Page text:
I have recently taken the over the responsibility coordinating training for my dept. We have not had a training officer since the position was eliminated Five years ago so I do not have anything concrete to start from. Obviously our "training program" has not been very effective. I would be interested in any ideas or programs that I could take back to my committee.
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Thread: Training Programs
04-12-2000, 09:36 PM #1cpthuntFirehouse.com Guest
04-13-2000, 02:31 PM #2mfgentiliFirehouse.com Guest
Basics, Basics, Basics! Specialized training is fine but if you're just getting back into starting a training program stick to the basics (handling hose lines, throwing ground ladders, SCBA use, ventilation using hand & power tools, fire attack methods, etc. Get the IFSTA Essentials of Firefighting as a basic guide. I think it is the best firefighting training manual around. Also look at trade magazines such as Firehouse, Fire Engineering, Fire & Rescue etc. They always have good articles on training. Try to do as much hands on as possible. Keep it simple and encourage input from all members. Utilize people who have special knowledge or skills to teach others, regardless of their rank. Try to get a committment from your department's administration for proper funding for good training materials, props, and facilities. I always found that the most difficult aspect of being a training officer. Good luck and I hope your program works out.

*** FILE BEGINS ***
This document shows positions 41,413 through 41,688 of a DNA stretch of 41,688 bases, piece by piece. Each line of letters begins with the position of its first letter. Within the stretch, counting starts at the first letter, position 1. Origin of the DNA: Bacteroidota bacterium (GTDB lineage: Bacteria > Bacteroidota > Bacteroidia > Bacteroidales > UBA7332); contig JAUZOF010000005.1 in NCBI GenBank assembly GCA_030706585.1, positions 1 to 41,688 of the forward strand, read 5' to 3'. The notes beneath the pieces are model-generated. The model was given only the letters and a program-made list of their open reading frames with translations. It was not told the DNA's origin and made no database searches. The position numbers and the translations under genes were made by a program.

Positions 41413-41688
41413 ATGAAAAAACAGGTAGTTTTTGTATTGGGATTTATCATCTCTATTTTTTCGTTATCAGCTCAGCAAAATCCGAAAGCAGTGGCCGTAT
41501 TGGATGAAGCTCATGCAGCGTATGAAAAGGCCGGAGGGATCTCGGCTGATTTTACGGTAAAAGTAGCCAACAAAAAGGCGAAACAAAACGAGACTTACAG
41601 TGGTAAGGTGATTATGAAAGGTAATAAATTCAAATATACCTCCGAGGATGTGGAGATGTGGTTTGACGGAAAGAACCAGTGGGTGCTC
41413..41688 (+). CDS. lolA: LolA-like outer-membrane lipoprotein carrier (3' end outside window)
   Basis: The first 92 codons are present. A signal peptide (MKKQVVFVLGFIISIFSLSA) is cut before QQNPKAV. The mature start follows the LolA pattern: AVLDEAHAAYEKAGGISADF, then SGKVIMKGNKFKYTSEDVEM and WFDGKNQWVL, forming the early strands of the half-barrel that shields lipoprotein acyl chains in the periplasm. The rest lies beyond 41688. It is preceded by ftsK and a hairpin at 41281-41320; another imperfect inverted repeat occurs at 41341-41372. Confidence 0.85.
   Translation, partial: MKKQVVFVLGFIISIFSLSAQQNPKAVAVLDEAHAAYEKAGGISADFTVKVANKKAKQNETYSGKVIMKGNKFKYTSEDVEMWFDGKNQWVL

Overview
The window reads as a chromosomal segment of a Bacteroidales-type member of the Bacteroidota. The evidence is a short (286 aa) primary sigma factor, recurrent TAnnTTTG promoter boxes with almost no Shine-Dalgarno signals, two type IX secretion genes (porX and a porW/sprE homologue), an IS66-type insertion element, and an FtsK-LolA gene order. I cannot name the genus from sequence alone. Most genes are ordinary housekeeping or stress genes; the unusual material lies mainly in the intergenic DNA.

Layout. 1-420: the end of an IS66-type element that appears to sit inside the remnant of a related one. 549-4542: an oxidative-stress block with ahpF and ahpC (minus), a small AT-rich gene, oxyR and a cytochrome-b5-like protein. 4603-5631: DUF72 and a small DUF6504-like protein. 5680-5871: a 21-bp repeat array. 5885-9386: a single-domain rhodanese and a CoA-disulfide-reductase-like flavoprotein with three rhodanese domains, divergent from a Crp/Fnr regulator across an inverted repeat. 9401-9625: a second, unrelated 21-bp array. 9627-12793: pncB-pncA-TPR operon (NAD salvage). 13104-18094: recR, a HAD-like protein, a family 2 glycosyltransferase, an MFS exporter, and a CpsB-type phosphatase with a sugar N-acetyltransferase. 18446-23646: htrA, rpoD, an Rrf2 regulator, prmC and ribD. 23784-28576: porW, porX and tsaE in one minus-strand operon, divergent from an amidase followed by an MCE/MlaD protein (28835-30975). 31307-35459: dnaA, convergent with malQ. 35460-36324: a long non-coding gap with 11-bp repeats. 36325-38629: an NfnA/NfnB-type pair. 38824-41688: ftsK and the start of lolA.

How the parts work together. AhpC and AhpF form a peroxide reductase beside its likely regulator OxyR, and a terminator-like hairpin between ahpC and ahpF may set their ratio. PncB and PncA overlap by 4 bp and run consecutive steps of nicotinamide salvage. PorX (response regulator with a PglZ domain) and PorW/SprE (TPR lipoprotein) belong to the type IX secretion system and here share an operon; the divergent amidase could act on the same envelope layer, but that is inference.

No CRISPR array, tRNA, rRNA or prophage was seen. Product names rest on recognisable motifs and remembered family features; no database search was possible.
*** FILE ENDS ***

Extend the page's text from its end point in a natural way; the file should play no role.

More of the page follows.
New Bedford Fire Dept.
04-13-2000, 03:20 PM #3fireseekerFirehouse.com Guest
I agree with Mike. I would concentrate on the basics just to find out who is on what page. From there you can get a good idea of what type of planning for the future you will need to do. Having everybody working from the same resource is crucial. You will have alot of excellent instructors throughout your respective stations, use them. Don't try to do everything yourself. Delegation will play an important role in your position. The more you can delegate, the easier it will be for you to evaluate. Don't be afraid to try new ideas. Sometimes it is good to turn the prison over to the inmates. They have a pretty good idea what their strengths are, as well as their weaknesses. I wish you well. Never be afraid to ask for help. Take care my friend...
04-16-2000, 01:39 PM #4SpannerFirehouse.com Guest
Having been in your shoes three years ago, I found that you need to see what information you have available. I had to start mostly from scratch.
I agree that you need to know where your at before you know where you need to be.
Start with the basics and slowly progress to the more advanced.
If you have people that have been trained by the state fire academy use them.
I am never afraid to call on others to teach in areas that they have been taught.
If I can help, please feel free to contact me
05-04-2000, 10:12 AM #5jmatthe7Firehouse.com Guest
My department, Mt.Pleasant Fire in South Carolina has an excellent training program. It is based on OSHA and ISO requirements and the hours are spread out on a monthly basis. It works well and there is never a lack of material to cover. We also include training topics to help people prepare for promotional testing.
If you would like more info send me an e-mail.
Lt. J, Matthews
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